The Balanced Diet
What is a balanced diet and why is it important?
Programming your body for positive results
Diet sets the scene for how your body will adapt to the type of activity you are doing. Doing the exact same activity will get you different results for your body size and composition depending on what you are eating AND how much you are eating. Diet on it's own is not enough. And exercise on it's own is not enough. Work them in synergy and what you are actually doing is programming your body for positive results. Work them separately, and what you are actually doing is programming your body for either completely random, or negative results.
Carbohydrates, Protein, and Fats.
The recommended percentages of your calorie intake for an active person, of carbohydrates, protein and fats are:-
Carbohydrates 40% to 65%
Protein 10% to 35%
Fats 20% to 35%
Although these figures may vary slightly depending on which source they are derived from, generally speaking, these percentages are commonly recommneded as a healthy balance.
A simple way of looking at it is that protein repairs and builds muscle, whilst carbohydrate and fat based foods provide fuel and important nutrition.
Protein builds muscle.
Protein repairs and builds muscle. When you exercise you break your muscles down which signals to your body they need repair. Like a pruned flower under the right conditions, they will grow back bigger and stronger as a survival mechanism. Without enough protein for your intensity of exercise, however, their repair and growth will be impaired, as would a pruned flower without sunlight for instance. So this is why you need to ensure you are eating enough protein for your size and activity levels when you work out regularly. Without it, your results and recovery will be poor. Not only will muscle growth be poor on a low protein diet, constantly breaking your muscles down without providing the ingredients needed to rebuild them, will cause you to actually lose muscle tissue over time. When you exercise regulalry, you should consume more protein than someone who doesn't exercise. There's a whole section on protein if you want to know more.
Protein should be consumed relevant to your body mass and activity levels / level of muscle breakdown rather than just a percentage of your total calorie intake. To sum up for the optimal levels of protein for maintaining and building muscle mass, you could use the following formulas:-
For a sedentary person,
Protein required = (0.36) X (your weight in lbs) grams of protein
For an endurance athlete,
Protein required = (0.5 to 0.7) X (your weight in lbs) grams of protein
Protein required = (0.7 to 1) X (your weight in lbs) grams of protein
For bulking up,
Protein required = (0.8 to 1) X (your weight in lbs) grams of protein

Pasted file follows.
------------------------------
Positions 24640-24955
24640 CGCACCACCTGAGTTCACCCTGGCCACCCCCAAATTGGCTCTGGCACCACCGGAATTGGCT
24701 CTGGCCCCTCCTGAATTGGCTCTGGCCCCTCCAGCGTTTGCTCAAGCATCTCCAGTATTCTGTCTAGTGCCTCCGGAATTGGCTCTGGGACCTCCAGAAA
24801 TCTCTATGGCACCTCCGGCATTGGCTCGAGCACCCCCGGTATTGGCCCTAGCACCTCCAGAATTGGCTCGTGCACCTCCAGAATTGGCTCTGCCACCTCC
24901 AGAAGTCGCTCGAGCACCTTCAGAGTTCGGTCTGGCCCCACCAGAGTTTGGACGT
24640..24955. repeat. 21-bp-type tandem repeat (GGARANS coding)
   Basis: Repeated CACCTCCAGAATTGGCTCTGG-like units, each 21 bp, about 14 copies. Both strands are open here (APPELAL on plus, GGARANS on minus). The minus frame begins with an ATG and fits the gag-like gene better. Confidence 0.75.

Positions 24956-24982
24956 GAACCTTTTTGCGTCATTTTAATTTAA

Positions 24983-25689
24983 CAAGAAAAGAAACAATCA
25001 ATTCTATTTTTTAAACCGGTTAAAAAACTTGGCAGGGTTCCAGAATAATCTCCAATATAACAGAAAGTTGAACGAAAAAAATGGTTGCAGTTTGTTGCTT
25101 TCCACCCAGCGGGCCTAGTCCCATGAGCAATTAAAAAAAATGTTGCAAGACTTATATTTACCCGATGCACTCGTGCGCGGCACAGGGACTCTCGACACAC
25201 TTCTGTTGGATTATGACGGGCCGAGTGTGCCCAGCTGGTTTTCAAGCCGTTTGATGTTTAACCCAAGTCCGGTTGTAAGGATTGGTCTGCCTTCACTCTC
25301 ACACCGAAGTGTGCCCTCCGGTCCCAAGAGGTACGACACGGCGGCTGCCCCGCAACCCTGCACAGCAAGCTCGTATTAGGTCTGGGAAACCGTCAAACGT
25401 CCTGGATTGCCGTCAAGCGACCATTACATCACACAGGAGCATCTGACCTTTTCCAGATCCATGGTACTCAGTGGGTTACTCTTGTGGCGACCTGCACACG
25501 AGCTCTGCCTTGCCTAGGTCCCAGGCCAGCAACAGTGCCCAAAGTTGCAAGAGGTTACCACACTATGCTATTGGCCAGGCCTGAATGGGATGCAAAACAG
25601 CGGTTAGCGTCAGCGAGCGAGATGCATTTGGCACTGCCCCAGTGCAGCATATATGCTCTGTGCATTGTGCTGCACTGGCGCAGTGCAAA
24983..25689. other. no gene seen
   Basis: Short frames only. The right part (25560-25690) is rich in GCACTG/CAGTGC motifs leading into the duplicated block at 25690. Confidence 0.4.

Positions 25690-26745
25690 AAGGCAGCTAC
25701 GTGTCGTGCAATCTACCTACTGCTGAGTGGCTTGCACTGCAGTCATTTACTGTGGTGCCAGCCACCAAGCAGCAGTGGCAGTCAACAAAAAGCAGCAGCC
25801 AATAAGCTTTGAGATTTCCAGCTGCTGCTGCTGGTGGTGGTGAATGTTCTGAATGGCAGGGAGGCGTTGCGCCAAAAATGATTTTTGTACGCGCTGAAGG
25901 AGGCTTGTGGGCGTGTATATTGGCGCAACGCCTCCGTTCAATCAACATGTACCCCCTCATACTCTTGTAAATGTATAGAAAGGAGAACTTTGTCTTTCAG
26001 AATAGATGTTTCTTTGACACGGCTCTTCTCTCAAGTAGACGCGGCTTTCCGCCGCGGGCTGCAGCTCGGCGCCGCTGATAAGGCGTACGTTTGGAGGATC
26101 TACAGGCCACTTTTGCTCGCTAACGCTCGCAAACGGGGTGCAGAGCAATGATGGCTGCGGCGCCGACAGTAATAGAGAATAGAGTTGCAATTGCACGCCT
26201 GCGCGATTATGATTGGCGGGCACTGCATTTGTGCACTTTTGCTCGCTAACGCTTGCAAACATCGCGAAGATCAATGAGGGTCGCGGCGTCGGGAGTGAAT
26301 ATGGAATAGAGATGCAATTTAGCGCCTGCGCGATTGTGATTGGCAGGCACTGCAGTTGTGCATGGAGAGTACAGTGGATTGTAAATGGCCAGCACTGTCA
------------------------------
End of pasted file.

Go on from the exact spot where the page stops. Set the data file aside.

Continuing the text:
Protein required = (0.7 to 1) X (your weight in lbs) grams of protein
You can use the Quick 5 Guides to get an approximation of how you could make that up in your diet.
Aim to consume your optimal protein amount in up to 30 gram portions every 3 hours or so throughout the day to meet your quota. Above these levels, you won't get any further gains in building muscle but might see improved results with better muscle preservation when losing weight on a calorie deficit diet, or for staying lean due to the much higher thermic effect of protein than carbohydrates and fat.
Carbohydrates and fats provide fuel and nutrition.
Carbohydrates and fats can be worked out from the remaining percentages of your calorie intake after protein has been accounted for. Both provide fuel and both are found in foods that provide important nutrition. Carbohydrates provide fuel for high octane activity, fats for low octane activity. Carbohydrates also preserve protein. In the absence of carbohydrates with high intensity exercise, fat alone cannot meet the rapid demand for fuel, so proteins are used for fuel less efficiently than carbohydrates, leaving less for repairing and building muscle after physical activity. Carbohydrate based foods also provide most of your vitamins and minerals and dietary fibre, important for releasing sugar into the blood slower, and are what refill your glycogen strores. Fats, again, allow carbohydrates to release sugar into the blood slower, help reduce muscle and joint inflammation, assist in keeping joints well lubricated, and help to produce important hormones such as testosterone. Again, there are whole sections on carbohydrates and fats, if you want to know more, and also a section on insulin to help you understand why it's beneficial to release sugar into the blood at a slower steadier pace.
Things work better together.
In other words, when you jumble it all together in the food that you eat, protein, carbohydrates, and fats, in a healthy balance, all work in synergy with each other and your metabolism to produce improved results for your health and body along with exercise.
Using the nutrition calculator is the simplest way to find out how much protein you need for your body weight and activity level along with varied choices of healthy balanced food ratios of carbohydrates, and fats, based on all the principles above. It will also give you your caloric targets tailored for you and your fitness goals. You'll note there is no single answer here. There is leeway and there is room for personal choice and preference. After all, your diet and what you choose to eat is always your own personal responsibility. No one elses.